Perhaps I should start a Cancer Patient’s Journal series. We are all supposed to write one. My cancer journal turned into an eight-hundred page love story. Today my guest blogger Sandra Humphrey writes about her cancer journal turning into a litany of praise. Enjoy - Delinda
Sandra McLeod Humphrey is a retired clinical psychologist, a character education consultant, and an award-winning author of eight middle-grade and young adult books. She's also the recipient of the National Character Education Center's Award for Exemplary Leadership in Ethics Education (2000) and the 2005 Helen Keating Ott Award for Outstanding Contribution to Children's Literature. You can learn more about her books by visiting her Web site at www.kidscandoit.com.
A Season for Everything
“For everything there is a season, a time for every activity under heaven.”
When I found out I had breast cancer, my immediate response was--I’ve got to begin a cancer journal!
With over thirty years experience as a clinical psychologist and my last few years as a writer, all my psychological and literary juices came bubbling to the surface, and I knew I wanted to--no, make that I had to--journal.
And I knew exactly what kind of journal it would be. It would be a “psychological” journal relating my cancer journey from the viewpoint of a psychologist. A very sophisticated journal!
I was more surprised than anyone when my journal turned out to be something quite different--an intimate dialogue with God, thanking Him for all my many blessings along the way.
The first entry in my journal was a thank you for the gift of family when our ten-year-old granddaughter Johanna volunteered to journal along with me. I loved the idea of our journaling together, she from her perspective and me from my mine. And I looked forward to her companionship along the way.
After the official diagnosis, everything moved very quickly. Surgery in less than a week and again I wrote a thank you in my journal. A thank you for the gift of so many friends who took the time to send wonderful uplifting cards and notes.
Next came a thank you for the gift of caring professionals who treat the spirit as well as the body. All the members of my treatment team, from the surgeon and oncologist to the lab technicians, were always upbeat and optimistic, yet very professional and dedicated.
My chemotherapy began a month after the surgery and it was time for another thank you. I was so glad the chemo would be during the spring and summer when things were bright and beautiful rather than during the more gloomy winter months. I thanked God for the gift of His perfect timing.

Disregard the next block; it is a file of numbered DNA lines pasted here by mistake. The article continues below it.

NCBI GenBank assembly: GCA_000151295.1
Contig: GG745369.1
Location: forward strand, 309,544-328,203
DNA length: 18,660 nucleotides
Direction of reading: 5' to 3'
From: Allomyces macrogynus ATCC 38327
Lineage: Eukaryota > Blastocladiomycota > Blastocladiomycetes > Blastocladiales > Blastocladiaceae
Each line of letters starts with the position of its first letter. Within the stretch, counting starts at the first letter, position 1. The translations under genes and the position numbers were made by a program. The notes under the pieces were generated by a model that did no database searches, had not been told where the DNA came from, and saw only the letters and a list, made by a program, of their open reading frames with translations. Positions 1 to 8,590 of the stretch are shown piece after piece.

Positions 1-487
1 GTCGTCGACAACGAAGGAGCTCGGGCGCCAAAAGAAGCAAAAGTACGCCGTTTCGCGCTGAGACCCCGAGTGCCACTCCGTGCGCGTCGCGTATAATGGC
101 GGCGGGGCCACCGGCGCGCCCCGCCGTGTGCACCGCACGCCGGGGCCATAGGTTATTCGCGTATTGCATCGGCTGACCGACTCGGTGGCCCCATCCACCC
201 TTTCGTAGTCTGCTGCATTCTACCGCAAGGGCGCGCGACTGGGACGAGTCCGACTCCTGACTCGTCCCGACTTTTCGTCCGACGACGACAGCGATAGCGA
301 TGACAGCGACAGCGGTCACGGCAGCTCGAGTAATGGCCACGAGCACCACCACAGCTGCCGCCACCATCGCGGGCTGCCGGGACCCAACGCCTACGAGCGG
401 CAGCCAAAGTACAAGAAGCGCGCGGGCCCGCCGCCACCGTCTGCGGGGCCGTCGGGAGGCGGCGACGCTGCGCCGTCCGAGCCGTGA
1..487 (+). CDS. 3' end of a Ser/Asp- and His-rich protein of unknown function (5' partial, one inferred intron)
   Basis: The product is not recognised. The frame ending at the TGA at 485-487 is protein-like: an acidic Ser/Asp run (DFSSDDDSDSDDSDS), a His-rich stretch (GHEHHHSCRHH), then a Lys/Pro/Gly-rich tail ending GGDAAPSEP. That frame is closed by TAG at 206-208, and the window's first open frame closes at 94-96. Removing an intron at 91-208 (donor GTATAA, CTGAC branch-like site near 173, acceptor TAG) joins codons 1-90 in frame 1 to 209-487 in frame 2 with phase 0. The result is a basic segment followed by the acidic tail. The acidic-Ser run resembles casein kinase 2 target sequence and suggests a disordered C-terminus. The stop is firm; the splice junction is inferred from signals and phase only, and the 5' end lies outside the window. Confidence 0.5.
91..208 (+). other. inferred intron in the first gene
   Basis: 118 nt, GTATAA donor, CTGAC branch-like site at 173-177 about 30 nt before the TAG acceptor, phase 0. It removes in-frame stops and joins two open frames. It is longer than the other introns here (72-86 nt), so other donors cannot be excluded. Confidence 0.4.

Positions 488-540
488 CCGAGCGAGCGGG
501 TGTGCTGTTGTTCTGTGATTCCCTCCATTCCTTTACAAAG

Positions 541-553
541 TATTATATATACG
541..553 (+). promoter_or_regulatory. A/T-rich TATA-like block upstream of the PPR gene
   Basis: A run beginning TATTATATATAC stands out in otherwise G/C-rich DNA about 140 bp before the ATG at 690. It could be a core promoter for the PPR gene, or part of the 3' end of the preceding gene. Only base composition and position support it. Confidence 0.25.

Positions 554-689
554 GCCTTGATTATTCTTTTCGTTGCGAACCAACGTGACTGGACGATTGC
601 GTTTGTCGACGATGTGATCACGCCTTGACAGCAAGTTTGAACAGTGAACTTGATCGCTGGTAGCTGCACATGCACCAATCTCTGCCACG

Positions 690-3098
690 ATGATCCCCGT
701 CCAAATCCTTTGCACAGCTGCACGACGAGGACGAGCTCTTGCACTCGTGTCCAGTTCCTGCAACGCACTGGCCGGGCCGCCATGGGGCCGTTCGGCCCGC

Even when I was too tired to write or too nauseated to read, God kept me busy thinking. Just as one writing endeavor neared completion, He made sure there was another one on the horizon waiting for me.
Knowing how tired I was of the nausea and the “blahs,” He introduced me to The Heroes & Dreams Foundation which supplies character education materials to elementary schools all over the country. They had seen my website and asked me to be their consultant and official writer. What an unexpected bonanza and time for another thank you. A thank you for the gift of new endeavors and wonderful people who gave me all the time I needed to “get well” before expecting anything from me.
It was unsettling, to say the least, as my hair began to fall out during the chemotherapy--kind of like losing a body part. I had no idea my hair was so gray until I saw it sitting there in the wastebasket. I decided it was time to make the dreaded appointment to get my head shaved, so that I’d feel that I and not the cancer was in control. And I thanked Him for the gift of courage when I needed it most.
Next came the turbans and the wig. When our Great Dane MAC saw my wig on the styrofoam head in my study, he let out a menacing guttural growl, backed out of the room on his tippy-toes, and flew down the stairs like something was after him. We all laughed until it hurt and it felt so good to laugh. And I sent up a thank you for the gift of laughter which helped me keep everything else in perspective.
After the nausea and the “blahs” (not to mention the heart damage and the two weeks in the hospital getting blood transfusions) from the chemotherapy, the radiation was a piece of cake. I could finally see the proverbial light at the end of the tunnel!
As I finished my journal, it was time to review the past year. There were so many things to be grateful for. Small things like my hair growing in curly after the chemo (alas, the curls are now long gone) and big things like the gift of restored health. This was not a journey I would have chosen, but it is a journey I will always cherish and never forget!